This post is a bit of a cop out. I hadn’t planned anything because I was going to re-spruik my most recent effort at the Scientific American.
This time I wrote about the role a bacteria, nematodes and insects play in glowing war wounds. You can find the post here and of course my previous post is still here. Both can still be shared using the not-so-fancy share buttons at the bottom.
Once again thanks to BoraZ (@BoraZ for twitterers) for inviting me to contribute.
Sometimes one site is not enough. The Scientific American invited me to submit a blog post to be published on their Guest Blog. I have written on the topic before but I treat a little more seriously here and in a bit more depth. If you want to check it out you can follow the link here. Be sure to hit the share buttons at the bottom, for every click I will rescue one adorable puppy.
First two clicks saved Micky (L) and Frankie (R). Do your part.
One possible way for me to finish my PhD, is to publish three first author articles. So unless I’ve grossly misunderstood the context; I present to you my second DOTW! guest article.
My second greatest fear in life is being mediocre. What’s my greatest fear you ask? Getting a job and leaving the life of study. I want to achieve something before I’m put in a wooden box and forgotten about. So the fact that I haven’t yet cured cancer or even saved anybody’s life leads me to ask, what scientific reason could there be for my lack of world domination?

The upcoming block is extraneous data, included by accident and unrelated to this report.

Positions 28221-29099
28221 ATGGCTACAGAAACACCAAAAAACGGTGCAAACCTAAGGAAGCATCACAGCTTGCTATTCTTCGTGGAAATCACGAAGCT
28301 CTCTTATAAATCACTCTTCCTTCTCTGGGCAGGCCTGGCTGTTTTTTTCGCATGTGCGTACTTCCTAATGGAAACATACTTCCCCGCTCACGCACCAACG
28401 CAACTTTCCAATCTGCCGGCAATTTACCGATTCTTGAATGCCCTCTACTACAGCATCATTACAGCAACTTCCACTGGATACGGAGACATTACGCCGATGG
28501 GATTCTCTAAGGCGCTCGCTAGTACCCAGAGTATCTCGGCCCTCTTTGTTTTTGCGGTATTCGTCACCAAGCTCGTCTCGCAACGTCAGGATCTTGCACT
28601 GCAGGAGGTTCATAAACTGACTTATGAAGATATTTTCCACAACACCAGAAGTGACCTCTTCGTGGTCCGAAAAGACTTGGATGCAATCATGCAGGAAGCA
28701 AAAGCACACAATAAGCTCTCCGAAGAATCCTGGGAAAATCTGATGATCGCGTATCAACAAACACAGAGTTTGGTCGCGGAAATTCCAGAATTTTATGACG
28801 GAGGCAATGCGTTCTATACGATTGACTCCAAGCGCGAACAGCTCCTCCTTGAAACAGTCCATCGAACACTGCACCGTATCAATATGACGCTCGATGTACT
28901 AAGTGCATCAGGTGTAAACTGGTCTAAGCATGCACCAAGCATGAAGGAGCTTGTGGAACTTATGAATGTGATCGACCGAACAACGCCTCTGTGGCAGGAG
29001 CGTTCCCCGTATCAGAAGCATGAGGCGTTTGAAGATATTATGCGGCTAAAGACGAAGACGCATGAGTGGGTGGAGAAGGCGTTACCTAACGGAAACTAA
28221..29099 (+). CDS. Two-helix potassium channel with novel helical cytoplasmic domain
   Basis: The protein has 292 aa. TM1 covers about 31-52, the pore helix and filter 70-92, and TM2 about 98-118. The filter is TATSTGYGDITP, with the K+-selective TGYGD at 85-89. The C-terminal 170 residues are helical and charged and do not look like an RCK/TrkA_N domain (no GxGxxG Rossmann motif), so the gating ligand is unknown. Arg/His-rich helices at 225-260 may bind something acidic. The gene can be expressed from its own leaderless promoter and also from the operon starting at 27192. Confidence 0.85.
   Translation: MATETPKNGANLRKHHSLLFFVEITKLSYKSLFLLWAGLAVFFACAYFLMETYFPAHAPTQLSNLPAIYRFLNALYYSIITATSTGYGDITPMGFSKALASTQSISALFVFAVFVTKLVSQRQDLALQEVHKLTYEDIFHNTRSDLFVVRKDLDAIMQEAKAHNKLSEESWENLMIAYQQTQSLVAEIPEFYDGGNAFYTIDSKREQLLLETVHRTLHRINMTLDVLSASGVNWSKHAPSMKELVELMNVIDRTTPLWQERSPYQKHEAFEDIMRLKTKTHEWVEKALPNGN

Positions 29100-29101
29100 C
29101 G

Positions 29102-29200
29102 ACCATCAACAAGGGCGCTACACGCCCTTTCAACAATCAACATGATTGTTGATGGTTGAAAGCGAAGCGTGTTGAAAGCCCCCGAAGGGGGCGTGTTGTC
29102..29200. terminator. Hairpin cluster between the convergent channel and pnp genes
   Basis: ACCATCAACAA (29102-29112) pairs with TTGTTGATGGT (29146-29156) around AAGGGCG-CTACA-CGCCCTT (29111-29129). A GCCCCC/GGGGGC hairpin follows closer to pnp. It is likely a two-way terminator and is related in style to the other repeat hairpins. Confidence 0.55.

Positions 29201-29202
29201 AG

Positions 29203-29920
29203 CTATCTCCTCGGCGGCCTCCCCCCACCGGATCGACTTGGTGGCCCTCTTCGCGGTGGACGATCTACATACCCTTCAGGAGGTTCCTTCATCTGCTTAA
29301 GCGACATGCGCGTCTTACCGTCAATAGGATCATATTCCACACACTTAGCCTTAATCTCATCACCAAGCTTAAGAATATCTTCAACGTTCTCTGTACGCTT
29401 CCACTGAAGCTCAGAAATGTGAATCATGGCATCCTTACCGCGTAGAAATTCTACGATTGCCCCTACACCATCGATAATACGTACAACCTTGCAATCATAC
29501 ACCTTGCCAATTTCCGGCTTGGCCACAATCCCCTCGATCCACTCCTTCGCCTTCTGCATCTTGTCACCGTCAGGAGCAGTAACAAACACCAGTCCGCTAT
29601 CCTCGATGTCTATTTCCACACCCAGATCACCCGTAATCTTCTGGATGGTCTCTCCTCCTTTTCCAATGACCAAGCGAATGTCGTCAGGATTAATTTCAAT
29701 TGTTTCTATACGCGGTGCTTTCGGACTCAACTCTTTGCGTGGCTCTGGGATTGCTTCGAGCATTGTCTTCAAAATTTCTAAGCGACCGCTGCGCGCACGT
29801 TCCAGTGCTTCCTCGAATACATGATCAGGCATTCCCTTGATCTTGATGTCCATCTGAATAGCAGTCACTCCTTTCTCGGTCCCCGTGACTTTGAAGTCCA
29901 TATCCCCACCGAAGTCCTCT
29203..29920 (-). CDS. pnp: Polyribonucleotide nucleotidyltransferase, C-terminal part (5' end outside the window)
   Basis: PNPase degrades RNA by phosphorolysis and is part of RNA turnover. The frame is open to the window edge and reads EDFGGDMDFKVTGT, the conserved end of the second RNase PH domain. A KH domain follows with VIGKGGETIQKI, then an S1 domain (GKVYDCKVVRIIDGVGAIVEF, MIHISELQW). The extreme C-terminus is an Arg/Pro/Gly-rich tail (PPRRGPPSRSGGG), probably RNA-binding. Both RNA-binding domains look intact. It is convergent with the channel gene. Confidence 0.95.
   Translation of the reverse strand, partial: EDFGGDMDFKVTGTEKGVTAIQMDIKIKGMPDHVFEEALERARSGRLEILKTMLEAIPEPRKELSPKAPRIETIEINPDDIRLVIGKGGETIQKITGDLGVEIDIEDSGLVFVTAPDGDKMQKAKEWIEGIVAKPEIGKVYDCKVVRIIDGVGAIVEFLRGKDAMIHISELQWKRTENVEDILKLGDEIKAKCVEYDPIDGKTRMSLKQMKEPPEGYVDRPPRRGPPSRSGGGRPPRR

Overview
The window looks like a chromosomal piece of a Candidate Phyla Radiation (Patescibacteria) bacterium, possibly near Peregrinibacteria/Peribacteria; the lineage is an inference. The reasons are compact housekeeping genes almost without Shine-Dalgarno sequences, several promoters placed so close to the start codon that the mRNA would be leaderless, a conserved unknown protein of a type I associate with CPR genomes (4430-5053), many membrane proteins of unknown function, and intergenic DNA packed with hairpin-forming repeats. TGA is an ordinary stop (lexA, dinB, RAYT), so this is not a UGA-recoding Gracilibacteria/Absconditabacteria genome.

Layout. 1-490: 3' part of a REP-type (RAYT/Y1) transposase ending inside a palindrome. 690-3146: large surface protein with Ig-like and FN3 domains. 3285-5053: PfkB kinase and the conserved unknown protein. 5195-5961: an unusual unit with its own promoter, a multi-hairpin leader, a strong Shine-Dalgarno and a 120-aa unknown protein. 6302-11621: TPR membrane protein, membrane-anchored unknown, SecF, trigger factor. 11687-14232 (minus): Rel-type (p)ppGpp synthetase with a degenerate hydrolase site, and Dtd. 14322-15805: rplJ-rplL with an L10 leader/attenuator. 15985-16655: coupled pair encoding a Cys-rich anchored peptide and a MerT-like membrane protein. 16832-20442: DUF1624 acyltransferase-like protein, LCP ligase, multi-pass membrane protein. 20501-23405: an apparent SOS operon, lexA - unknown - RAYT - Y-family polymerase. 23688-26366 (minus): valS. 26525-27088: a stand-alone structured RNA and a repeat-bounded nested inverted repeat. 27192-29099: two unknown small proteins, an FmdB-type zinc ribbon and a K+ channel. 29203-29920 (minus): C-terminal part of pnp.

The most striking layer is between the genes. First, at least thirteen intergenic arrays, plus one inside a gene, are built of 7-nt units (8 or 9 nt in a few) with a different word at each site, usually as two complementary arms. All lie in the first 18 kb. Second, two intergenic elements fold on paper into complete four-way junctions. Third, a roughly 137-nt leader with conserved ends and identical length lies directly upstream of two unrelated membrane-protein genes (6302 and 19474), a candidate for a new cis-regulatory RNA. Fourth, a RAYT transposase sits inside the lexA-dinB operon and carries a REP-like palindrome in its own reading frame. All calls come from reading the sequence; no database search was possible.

Like a lot of great thinkers, I instinctively took umbrage at my cat.
Cat me if you can: It
Our first guest post of the blog. Matthew Higgins is doing a PhD in the same building as James and I, after going through undergrad and honours with us. He works on a particular protein involved in breast cancer that may be souped-up to make super cancer or something: it’s immunology, what do I care? He also often comments around these pages under the guise of “lumpage” (Yes, now I’ve revealed your secret identity!). He lives on The Ranch Dressing. Maybe you should read that.
"About the author: Matthew is devilishly handsome, but spoken for. Thanks for asking." (Photo taken by Thomas Tu)
I love House, the T.V show. It’s great. A fine example of scientific reasoning and deduction condensed in to an improbably short 42 minutes. Oh sure, never in the history of mankind has a medical team been so capable that are so diversely and broadly skilled that they can single-handedly perform every medical and scientific test themselves. But don’t let that stop you from enjoying the show. At the end of the day the cast is just as attractive and amiable, and the patient who just seems to go from moral dilemma to medical dilemma repeatedly generally lives. We all go home happy right?